At the beginning, Lloyd's Weekly was outspokenly radical. It denounced all political parties and factions with equal force. This suggests a desire to influence government by means of the popular press but, even so, his motives would not have been that simple. The readers were even less likely than him to support Whigs or Tories, so the paper's radicalism may have sprung from shrewd market analysis.

Equally shrewd was Lloyd’s choice of a Sunday paper. Not only was the workload one sixth that of a daily, but it was also the only day of the week when his target readers would have had any time to enjoy it.

Continue reading …


Lloyd the Liberal – Daily Chronicle

The Daily Chronicle does nothing to solve the enigma of Edward Lloyd’s own political beliefs. The editor in his time, Robert Boyle, was not as politically outspoken as those who followed, although it was under his direction that it became the first paper to carry detailed news of industrial disputes. In 1889, its coverage of the London dock strike was extensive and gained new readers.

The value of this as evidence of Lloyd’s political views is equivocal. The freedom to join a union and picket workplaces had only been recognised by law for a few years. It must have been absolutely obvious to Lloyd the newsman that the many people affected by this novelty, or merely curious about it, would want news coverage.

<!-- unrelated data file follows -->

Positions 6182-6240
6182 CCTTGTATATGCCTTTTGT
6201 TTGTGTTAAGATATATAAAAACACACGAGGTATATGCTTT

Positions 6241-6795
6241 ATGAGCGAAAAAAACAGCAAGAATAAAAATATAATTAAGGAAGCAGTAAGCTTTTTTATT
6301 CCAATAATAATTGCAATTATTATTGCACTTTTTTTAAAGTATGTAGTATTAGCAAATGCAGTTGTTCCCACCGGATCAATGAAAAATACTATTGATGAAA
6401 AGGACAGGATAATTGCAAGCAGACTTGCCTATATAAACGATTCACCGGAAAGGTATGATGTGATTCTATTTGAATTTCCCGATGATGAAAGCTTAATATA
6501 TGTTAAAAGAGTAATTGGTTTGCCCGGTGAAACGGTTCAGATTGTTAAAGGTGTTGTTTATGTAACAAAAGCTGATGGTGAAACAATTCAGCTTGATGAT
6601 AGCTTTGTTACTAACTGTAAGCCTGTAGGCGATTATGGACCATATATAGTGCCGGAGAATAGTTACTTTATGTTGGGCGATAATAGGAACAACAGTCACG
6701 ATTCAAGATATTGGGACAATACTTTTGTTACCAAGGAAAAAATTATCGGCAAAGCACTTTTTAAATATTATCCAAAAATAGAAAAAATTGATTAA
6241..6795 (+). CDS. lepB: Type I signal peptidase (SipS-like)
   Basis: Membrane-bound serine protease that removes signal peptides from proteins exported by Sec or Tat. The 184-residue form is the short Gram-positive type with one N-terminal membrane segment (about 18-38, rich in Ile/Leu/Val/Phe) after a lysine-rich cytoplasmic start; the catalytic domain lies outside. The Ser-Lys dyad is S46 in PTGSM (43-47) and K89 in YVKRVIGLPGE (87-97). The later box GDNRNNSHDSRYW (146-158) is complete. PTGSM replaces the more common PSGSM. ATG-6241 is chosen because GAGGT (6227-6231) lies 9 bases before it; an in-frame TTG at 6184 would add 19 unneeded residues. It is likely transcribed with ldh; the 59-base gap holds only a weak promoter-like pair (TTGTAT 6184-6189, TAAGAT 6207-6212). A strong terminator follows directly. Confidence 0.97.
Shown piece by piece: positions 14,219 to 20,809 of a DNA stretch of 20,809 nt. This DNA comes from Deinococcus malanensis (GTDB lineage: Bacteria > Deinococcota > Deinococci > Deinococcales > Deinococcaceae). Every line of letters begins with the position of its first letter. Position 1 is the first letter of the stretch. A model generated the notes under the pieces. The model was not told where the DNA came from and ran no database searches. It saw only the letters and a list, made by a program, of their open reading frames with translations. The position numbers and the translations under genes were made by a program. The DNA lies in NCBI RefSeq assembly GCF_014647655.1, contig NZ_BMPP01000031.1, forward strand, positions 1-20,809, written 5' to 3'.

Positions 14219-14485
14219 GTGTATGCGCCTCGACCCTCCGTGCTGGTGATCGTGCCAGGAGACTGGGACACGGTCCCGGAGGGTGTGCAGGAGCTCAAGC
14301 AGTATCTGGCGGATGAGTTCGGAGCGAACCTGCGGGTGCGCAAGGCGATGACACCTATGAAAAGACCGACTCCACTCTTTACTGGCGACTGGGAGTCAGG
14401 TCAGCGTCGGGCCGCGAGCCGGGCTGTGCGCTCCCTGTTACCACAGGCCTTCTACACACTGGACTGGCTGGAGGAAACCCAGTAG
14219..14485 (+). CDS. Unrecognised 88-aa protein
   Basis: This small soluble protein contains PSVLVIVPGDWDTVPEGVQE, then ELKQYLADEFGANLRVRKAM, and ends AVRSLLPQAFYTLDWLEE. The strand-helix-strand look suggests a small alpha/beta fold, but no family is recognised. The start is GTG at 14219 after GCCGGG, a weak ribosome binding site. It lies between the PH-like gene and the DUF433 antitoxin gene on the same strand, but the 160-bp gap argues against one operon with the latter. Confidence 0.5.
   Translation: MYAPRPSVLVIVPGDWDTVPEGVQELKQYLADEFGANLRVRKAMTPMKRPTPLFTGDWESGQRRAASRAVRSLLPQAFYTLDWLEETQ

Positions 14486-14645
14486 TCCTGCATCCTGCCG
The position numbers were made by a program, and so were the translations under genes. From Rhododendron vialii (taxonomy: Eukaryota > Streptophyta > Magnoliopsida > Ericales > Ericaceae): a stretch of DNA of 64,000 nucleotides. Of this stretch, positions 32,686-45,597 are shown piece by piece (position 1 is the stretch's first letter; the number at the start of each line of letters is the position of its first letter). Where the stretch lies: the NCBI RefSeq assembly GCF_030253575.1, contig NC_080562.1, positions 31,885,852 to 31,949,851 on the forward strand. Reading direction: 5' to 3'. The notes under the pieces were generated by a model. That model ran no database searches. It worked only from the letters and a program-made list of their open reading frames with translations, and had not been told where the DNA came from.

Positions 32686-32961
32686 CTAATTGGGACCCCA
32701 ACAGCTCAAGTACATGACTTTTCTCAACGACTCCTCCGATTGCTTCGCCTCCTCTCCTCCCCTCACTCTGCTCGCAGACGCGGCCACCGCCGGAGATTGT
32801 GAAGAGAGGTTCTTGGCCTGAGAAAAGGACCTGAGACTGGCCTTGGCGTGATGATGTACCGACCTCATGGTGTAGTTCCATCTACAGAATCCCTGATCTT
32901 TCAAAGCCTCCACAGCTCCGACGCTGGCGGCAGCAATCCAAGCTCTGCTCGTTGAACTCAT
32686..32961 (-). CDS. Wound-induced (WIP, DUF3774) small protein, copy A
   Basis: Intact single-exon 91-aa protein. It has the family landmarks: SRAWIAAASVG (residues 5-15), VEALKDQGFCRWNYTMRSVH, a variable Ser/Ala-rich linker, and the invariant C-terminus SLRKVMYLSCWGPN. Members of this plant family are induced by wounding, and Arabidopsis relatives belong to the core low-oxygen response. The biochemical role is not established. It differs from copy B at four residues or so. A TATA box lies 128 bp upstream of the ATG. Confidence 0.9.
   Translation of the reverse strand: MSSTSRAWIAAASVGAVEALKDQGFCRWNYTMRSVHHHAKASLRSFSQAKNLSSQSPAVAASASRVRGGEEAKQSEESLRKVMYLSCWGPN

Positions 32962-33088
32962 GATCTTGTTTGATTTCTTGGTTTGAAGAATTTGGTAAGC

Radicals in the Liberal Party, later led by Lloyd George’s “independent” faction, had yet to embrace social reform fully. Unions and workers had no regular representation until 1900 when the Labour Party was created. The Liberals were therefore the only source of support for the cause of the poor as championed by Lloyd’s Weekly for the previous 35 years. Had it been launched a quarter century later, it is not entirely fanciful to speculate that the Chronicle’s political allegiance might have been to Labour.

Continue reading …

 

 

Radicals and Chartists

Formally, Chartism dates from 1838 when the People's Charter was published. Although strictly this referred to those demanding electoral reform, the term is also used loosely to cover the early 19th century radicals from whom the Chartists were drawn.